By Donu Kogbara
MR President flew to London on January 19. His office described this trip as a “medical vacation”; and he’s still in the UK, receiving treatment.

His absence has generated endless speculation and plenty of gossip. Ever since he left Nigeria, various media and non-media fora have been ablaze with rumours about the nature of his illness, the length of time he’s likely to spend away from his desk in Abuja and the possibility that he will never return (at one point a couple of weeks ago, someone was irresponsibly spreading the false claim that he had died). 

There have also been numerous stories about the aides and relatives who are allegedly controlling access to him, the people who are allegedly being prevented from seeing him; and so on.

I have mixed feelings about this situation. Sometimes I think that the Presidency’s communications team should be less uptight and more transparent and jolly well tell us exactly what is wrong with our Oga-At-The-Top. After all, Muhammadu Buhari is a public servant, so shouldn’t the state of his health be a public matter?

But sometimes I wonder whether every gory detail is the general public’s business. In other words, does he not deserve privacy? Is it not enough that we have been informed that he is ill? Why does anyone who is not a member of his family or a particularly close or particularly senior government official or political associate need to know more?

Also, why all this fuss and bother about access to Mr President being controlled as if there is something sinister about limiting access to a patient or something sinister about vetting his guest list?

Is it not normal for access to ANYONE who is ill to be controlled by their staff or nearest and dearest? When ordinary people (never mind heads of state) are suffering from ailments or simply recuperating, is it desirable for every Tom, Dick and Harry (or Tunde, Emeka and Ibrahim!) to be allowed to see them?

Mr President has been photographed with various VIP visitors, including key APC personnel – the Senate President, the Speaker of the House of Representatives and Asiwaju Bola Tinubu, etc. Must he see everyone who wants to see him at any time, never mind at a time when he’s frail?

When I was kidnapped and released by my abductors after two weeks of heavy stress and hell, I was amazed by the number of people who felt aggrieved about the fact that I didn’t take calls or respond to emails for several weeks.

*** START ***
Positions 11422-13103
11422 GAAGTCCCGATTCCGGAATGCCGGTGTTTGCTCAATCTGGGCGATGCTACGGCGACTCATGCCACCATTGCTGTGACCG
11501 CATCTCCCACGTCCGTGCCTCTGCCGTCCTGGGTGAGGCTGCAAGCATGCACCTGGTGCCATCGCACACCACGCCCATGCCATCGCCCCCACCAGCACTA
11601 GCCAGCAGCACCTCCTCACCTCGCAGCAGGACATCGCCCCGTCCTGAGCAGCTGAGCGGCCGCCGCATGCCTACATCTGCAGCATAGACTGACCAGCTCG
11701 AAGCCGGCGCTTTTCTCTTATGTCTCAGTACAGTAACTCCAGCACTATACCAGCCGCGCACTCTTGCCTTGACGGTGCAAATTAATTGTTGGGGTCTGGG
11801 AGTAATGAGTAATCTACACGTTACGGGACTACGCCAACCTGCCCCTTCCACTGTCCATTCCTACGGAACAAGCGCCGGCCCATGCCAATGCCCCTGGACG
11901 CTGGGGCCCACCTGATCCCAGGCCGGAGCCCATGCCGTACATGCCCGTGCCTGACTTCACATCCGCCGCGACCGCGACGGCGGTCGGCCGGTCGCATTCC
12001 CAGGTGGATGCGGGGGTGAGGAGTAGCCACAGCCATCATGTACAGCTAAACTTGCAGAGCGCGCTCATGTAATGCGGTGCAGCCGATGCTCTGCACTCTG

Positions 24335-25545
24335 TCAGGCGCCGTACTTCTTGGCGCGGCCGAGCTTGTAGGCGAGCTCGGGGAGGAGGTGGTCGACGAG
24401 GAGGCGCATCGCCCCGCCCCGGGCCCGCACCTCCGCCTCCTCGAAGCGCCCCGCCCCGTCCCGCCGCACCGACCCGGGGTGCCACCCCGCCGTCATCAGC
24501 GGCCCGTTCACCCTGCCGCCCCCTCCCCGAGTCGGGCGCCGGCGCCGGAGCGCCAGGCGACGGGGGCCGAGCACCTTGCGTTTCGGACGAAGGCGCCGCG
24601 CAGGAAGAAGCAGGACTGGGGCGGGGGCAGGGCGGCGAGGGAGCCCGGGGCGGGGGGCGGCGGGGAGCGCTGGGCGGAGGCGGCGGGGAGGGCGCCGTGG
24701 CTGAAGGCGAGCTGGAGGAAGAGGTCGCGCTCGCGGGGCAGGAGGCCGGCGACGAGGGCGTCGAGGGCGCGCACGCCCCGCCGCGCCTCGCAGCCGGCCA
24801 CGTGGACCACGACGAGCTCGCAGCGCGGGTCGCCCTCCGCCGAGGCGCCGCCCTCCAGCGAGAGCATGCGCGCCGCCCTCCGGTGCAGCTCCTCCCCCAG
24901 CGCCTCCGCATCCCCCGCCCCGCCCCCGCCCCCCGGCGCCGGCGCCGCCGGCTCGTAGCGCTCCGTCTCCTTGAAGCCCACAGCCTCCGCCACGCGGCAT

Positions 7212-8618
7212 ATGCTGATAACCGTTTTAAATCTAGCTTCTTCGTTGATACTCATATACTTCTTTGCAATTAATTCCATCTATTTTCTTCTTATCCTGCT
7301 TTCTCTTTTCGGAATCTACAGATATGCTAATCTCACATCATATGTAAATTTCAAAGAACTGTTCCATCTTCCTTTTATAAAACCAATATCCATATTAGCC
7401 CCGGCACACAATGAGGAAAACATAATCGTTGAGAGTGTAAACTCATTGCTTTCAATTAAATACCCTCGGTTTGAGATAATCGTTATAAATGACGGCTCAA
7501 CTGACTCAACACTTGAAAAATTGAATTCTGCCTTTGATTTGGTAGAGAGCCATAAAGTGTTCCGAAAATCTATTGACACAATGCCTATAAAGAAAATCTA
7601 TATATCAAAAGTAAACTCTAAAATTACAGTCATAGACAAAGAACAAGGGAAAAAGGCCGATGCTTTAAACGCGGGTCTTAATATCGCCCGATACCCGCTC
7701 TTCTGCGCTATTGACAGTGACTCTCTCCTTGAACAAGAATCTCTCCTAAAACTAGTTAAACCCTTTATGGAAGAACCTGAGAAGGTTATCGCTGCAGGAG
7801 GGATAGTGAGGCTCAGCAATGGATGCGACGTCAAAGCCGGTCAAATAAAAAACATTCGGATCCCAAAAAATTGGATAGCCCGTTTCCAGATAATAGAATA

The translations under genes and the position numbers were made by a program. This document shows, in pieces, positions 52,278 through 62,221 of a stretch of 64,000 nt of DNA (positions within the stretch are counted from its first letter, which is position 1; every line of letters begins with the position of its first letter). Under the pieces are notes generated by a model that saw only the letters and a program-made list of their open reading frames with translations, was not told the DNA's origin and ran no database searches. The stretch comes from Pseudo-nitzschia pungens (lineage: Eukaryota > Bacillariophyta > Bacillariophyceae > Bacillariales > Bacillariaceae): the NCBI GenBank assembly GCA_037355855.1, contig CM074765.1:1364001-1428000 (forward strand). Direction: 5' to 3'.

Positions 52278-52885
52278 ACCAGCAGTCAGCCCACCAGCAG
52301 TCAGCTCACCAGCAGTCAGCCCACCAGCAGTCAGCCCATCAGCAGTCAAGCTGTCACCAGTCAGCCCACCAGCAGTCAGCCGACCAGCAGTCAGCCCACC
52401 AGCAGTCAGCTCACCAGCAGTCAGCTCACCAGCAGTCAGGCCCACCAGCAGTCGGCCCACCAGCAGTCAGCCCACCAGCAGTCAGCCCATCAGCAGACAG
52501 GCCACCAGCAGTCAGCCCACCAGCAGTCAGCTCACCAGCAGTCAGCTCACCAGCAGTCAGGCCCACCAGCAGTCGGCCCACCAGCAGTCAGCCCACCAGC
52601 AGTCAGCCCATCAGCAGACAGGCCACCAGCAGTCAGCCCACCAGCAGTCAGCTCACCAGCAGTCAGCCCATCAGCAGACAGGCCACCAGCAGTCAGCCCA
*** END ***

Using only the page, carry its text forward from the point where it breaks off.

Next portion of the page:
It was as if their feelings were more important than my trauma!
Having said all of this, isn’t it a BIG shame that Nigerian Presidents are still running abroad for medical reasons?

I’m told that there are some highly competent specialist doctors in Nigeria. And I’d have expected Buhari (who has made much of his modest, ascetic, abstemious tendencies) – of all people –  to keep costs down by getting treatment at home.

He claims to be a man of the people and friend of the Talakawas and the penniless. And it would’ve been nice if he had spent the past couple of years beefing domestic hospitals up, so that he and everyone else could get the best possible treatment on Nigerian soil. 

Meanwhile, Buhari spoke with his Special Adviser on Media and Publicity, Femi Adesina, last week on the telephone for the first time since he took off to London.

Adesina, who confirmed the conversation on Facebook and Twitter, said that 
until then, he’d only spoken to third parties who are with the President in London and that:

“Not once did I ask them to take the phone to him, deliberately so, because I didn’t need to speak with him to validate the fact that he was alive. And since he is on vacation, he has a right to his privacy.”

Anyone who is disgruntled about being fenced should take a leaf out of Adesina’s book because he has the right attitude and realises that it’s about the person who has problems, not about him! 

Drama as Senate screens 82-year-old ambassadorial nominee

THE Senate Committee on Foreign Affairs, on Wednesday, screened an 82-year-old non-career ambassadorial nominee, Justice Sylvanus Nsofor (retd.), who refused to recite the National Anthem when he was asked to do so. The senators were shocked but Nsofor was eventually asked to take a bow and leave the venue.

I am much less shocked by his recalcitrance than by the fact that a man of that age is still on the job market! How selfish can anyone be?!!!

He was a Judge of the High Court of Nigeria, a Justice of the Court of Appeal, and a Lecturer of Law at the Holborn College of Law in London .

So he’s immensely accomplished. But surely it is time for him to forget about career ambitions and stand back and hand the baton to younger generations.

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